Mikhail Glinka

Mikhail Ivanovich Glinka (Russian: Михаил Иванович Глинка, tr. Mikhaíl Ivánovich Glínka; 1 June  1804 – 15 February   1857) was the first Russian composer to gain wide recognition within his own country, and is often regarded as the fountainhead of Russian classical music. Glinka's compositions were an important influence on future Russian composers, notably the members of The Five, who took Glinka's lead and produced a distinctive Russian style of music.

Glinka was born in the village of Novospasskoye, not far from the Desna River in the Smolensk Governorate of the Russian Empire (now in the Yelninsky District of the Smolensk Oblast). His wealthy father had retired as an army captain, and the family had a strong tradition of loyalty and service to the tsars, while several members of his extended family had also developed a lively interest in culture. His great-great-grandfather was a Polish–Lithuanian Commonwealth nobleman, Wiktoryn Władysław Glinka of the Trzaska coat of arms.

As a small child, Mikhail was reared by his over-protective and pampering paternal grandmother, who fed him sweets, wrapped him in furs, and confined him to her room, which was always to be kept at 25 °C (77 °F); accordingly, he developed a sickly disposition, later in his life retaining the services of numerous physicians, and often falling victim to a number of quacks. The only music he heard in his youthful confinement was the sounds of the village church bells and the folk songs of passing peasant choirs. The church bells were tuned to a dissonant chord and so his ears became used to strident harmony. While his nurse would sometimes sing folksongs, the peasant choirs who sang using the podgolosochnaya technique (an improvised style – literally under the voice – which uses improvised dissonant harmonies below the melody) influenced the way he later felt free to emancipate himself from the smooth progressions of Western harmony. After his grandmother's death, Glinka moved to his maternal uncle's estate some 10 kilometres (6 mi) away, and was able to hear his uncle's orchestra, whose repertoire included pieces by Haydn, Mozart and Beethoven. At the age of about ten he heard them play a clarinet quartet by the Finnish composer Bernhard Henrik Crusell. It had a profound effect upon him. "Music is my soul", he wrote many years later, recalling this experience. While his governess taught him Russian, German, French, and geography, he also received instruction on the piano and the violin.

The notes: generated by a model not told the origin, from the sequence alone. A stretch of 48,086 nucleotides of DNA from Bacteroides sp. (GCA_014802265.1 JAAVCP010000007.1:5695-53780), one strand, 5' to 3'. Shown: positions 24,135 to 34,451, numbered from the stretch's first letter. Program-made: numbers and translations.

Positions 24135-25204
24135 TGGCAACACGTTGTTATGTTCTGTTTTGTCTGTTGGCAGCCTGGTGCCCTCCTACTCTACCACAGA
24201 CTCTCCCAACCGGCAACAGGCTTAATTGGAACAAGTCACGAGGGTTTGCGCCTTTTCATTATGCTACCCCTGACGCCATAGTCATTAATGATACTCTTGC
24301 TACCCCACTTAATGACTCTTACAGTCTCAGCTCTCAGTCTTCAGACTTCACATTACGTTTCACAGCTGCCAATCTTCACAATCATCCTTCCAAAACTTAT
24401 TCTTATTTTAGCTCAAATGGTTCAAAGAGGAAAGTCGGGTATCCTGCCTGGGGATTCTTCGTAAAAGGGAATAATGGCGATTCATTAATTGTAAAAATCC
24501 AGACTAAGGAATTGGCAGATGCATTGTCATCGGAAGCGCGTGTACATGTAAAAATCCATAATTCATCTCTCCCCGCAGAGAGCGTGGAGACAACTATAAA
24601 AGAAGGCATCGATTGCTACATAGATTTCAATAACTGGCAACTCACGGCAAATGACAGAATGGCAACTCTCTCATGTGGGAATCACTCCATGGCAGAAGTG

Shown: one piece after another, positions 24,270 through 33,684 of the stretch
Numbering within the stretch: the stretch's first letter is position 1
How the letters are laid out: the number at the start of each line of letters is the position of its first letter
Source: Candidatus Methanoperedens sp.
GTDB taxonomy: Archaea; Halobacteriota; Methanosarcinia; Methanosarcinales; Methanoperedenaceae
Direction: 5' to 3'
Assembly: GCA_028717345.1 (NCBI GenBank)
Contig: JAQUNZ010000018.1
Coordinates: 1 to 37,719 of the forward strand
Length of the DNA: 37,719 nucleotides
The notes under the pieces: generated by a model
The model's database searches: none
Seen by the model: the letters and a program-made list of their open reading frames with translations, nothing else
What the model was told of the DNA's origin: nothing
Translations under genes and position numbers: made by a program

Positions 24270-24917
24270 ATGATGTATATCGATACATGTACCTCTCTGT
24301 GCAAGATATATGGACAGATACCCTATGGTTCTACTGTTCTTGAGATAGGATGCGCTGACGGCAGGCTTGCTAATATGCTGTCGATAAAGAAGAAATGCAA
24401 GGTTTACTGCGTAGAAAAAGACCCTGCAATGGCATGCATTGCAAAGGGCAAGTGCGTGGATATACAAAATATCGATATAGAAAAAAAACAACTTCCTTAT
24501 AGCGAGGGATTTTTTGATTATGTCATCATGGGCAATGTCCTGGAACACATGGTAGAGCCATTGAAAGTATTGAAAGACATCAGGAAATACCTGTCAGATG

At the age of 13, Glinka went to the capital, Saint Petersburg, to study at a school for children of the nobility. Here he learned Latin, English, and Persian, studied mathematics and zoology, and considerably widened his musical experience. He had three piano lessons from John Field, the Irish composer of nocturnes, who spent some time in Saint Petersburg. He then continued his piano lessons with Charles Mayer and began composing.

When he left school his father wanted him to join the Foreign Office, and he was appointed assistant secretary of the Department of Public Highways. The work was light, which allowed Glinka to settle into the life of a musical dilettante, frequenting the drawing rooms and social gatherings of the city. He was already composing a large amount of music, such as melancholy romances which amused the rich amateurs. His songs are among the most interesting part of his output from this period.

In 1830, at the recommendation of a physician, Glinka decided to travel to Italy with the tenor Nikolai Kuzmich Ivanov (ru). The journey took a leisurely pace, ambling uneventfully through Germany and Switzerland, before they settled in Milan. There, Glinka took lessons at the conservatory with Francesco Basili, although he struggled with counterpoint, which he found irksome. Although he spent his three years in Italy listening to singers of the day, romancing women with his music, and meeting many famous people including Mendelssohn and Berlioz, he became disenchanted with Italy. He realized that his mission in life was to return to Russia, write in a Russian manner, and do for Russian music what Donizetti and Bellini had done for Italian music. His return route took him through the Alps, and he stopped for a while in Vienna, where he heard the music of Franz Liszt. He stayed for another five months in Berlin, during which time he studied composition under the distinguished teacher Siegfried Dehn. A Capriccio on Russian themes for piano duet and an unfinished Symphony on two Russian themes were important products of this period.

This page was last edited on 19 June 2018, at 08:17 (UTC).
Reference: https://en.wikipedia.org/wiki/Mikhail_Glinka under CC BY-SA license.

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